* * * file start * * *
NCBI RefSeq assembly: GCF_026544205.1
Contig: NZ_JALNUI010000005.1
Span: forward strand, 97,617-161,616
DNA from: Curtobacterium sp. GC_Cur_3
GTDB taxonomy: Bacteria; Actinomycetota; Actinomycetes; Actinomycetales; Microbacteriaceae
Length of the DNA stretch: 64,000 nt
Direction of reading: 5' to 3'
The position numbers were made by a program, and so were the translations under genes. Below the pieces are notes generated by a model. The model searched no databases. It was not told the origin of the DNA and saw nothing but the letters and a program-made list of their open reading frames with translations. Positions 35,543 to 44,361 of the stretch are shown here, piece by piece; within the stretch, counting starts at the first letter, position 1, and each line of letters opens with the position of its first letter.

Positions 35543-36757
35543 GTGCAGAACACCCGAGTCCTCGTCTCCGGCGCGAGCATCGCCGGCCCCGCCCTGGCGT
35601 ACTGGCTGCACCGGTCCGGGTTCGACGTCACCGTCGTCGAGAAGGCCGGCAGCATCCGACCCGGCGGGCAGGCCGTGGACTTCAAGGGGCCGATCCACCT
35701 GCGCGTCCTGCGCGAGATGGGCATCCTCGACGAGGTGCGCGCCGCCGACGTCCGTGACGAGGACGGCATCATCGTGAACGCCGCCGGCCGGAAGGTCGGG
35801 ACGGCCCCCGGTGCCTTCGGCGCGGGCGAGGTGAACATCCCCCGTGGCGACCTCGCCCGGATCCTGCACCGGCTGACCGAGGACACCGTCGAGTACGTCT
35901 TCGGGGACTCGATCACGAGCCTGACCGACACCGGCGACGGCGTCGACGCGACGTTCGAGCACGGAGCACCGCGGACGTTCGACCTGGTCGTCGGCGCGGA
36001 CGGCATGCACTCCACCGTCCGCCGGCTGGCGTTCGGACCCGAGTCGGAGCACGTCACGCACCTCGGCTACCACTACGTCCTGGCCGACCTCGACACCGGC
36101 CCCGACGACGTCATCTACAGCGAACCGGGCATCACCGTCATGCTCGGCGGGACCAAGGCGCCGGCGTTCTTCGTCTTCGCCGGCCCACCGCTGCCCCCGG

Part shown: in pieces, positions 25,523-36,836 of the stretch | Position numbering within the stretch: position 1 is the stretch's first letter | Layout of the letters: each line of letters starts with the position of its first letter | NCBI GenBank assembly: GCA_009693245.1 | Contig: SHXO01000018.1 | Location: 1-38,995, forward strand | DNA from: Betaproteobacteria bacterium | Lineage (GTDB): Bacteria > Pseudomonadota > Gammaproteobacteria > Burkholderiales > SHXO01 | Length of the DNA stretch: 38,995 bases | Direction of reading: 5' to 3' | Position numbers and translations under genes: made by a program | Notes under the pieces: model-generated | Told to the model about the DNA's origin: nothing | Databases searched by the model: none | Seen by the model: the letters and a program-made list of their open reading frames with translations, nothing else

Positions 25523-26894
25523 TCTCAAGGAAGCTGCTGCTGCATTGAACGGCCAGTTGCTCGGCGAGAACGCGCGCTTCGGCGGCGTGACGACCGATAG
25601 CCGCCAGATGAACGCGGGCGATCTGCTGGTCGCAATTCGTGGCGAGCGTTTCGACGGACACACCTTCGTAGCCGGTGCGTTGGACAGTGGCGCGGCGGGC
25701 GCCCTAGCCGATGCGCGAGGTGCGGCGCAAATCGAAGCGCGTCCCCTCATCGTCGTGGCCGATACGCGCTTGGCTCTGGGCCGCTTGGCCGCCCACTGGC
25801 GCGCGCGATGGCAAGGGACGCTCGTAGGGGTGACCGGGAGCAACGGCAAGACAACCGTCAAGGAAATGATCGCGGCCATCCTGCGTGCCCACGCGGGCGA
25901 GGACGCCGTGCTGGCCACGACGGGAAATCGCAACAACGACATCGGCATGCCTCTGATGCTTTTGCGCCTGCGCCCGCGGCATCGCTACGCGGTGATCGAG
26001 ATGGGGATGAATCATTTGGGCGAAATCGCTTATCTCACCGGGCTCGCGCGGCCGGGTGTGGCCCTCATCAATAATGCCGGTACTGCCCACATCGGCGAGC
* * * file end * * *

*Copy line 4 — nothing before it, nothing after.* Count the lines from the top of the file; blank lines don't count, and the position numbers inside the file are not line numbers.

DNA from: Curtobacterium sp. GC_Cur_3